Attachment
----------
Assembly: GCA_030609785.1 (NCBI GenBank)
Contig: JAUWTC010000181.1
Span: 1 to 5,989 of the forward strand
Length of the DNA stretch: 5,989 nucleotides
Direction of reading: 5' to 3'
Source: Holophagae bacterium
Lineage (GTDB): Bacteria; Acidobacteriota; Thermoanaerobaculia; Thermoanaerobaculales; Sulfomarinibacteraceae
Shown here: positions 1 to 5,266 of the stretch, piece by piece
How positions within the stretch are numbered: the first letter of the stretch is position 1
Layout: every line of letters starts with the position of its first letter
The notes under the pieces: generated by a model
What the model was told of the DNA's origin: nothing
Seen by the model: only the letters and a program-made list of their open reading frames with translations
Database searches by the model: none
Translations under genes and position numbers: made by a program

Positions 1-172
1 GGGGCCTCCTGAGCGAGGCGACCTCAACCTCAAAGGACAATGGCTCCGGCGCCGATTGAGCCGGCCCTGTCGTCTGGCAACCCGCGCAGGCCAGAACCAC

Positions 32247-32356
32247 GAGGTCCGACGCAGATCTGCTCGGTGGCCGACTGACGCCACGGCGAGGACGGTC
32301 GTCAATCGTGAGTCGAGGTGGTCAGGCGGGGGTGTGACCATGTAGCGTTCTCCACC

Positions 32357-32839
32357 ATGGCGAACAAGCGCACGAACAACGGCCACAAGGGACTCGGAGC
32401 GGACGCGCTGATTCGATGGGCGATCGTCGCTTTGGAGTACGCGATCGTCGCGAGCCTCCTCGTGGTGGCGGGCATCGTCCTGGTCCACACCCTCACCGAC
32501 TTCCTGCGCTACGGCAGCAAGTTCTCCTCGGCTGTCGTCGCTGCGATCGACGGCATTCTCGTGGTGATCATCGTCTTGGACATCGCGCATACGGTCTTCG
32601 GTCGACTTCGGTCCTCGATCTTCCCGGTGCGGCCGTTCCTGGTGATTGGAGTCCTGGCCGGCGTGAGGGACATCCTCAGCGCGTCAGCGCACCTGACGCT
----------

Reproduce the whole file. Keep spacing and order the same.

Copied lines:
Assembly: GCA_030609785.1 (NCBI GenBank)
Contig: JAUWTC010000181.1
Span: 1 to 5,989 of the forward strand
Length of the DNA stretch: 5,989 nucleotides
Direction of reading: 5' to 3'
Source: Holophagae bacterium
Lineage (GTDB): Bacteria; Acidobacteriota; Thermoanaerobaculia; Thermoanaerobaculales; Sulfomarinibacteraceae
Shown here: positions 1 to 5,266 of the stretch, piece by piece
How positions within the stretch are numbered: the first letter of the stretch is position 1
Layout: every line of letters starts with the position of its first letter
The notes under the pieces: generated by a model
What the model was told of the DNA's origin: nothing
Seen by the model: only the letters and a program-made list of their open reading frames with translations
Database searches by the model: none
Translations under genes and position numbers: made by a program

Positions 1-172
1 GGGGCCTCCTGAGCGAGGCGACCTCAACCTCAAAGGACAATGGCTCCGGCGCCGATTGAGCCGGCCCTGTCGTCTGGCAACCCGCGCAGGCCAGAACCAC

Positions 32247-32356
32247 GAGGTCCGACGCAGATCTGCTCGGTGGCCGACTGACGCCACGGCGAGGACGGTC
32301 GTCAATCGTGAGTCGAGGTGGTCAGGCGGGGGTGTGACCATGTAGCGTTCTCCACC

Positions 32357-32839
32357 ATGGCGAACAAGCGCACGAACAACGGCCACAAGGGACTCGGAGC
32401 GGACGCGCTGATTCGATGGGCGATCGTCGCTTTGGAGTACGCGATCGTCGCGAGCCTCCTCGTGGTGGCGGGCATCGTCCTGGTCCACACCCTCACCGAC
32501 TTCCTGCGCTACGGCAGCAAGTTCTCCTCGGCTGTCGTCGCTGCGATCGACGGCATTCTCGTGGTGATCATCGTCTTGGACATCGCGCATACGGTCTTCG
32601 GTCGACTTCGGTCCTCGATCTTCCCGGTGCGGCCGTTCCTGGTGATTGGAGTCCTGGCCGGCGTGAGGGACATCCTCAGCGCGTCAGCGCACCTGACGCT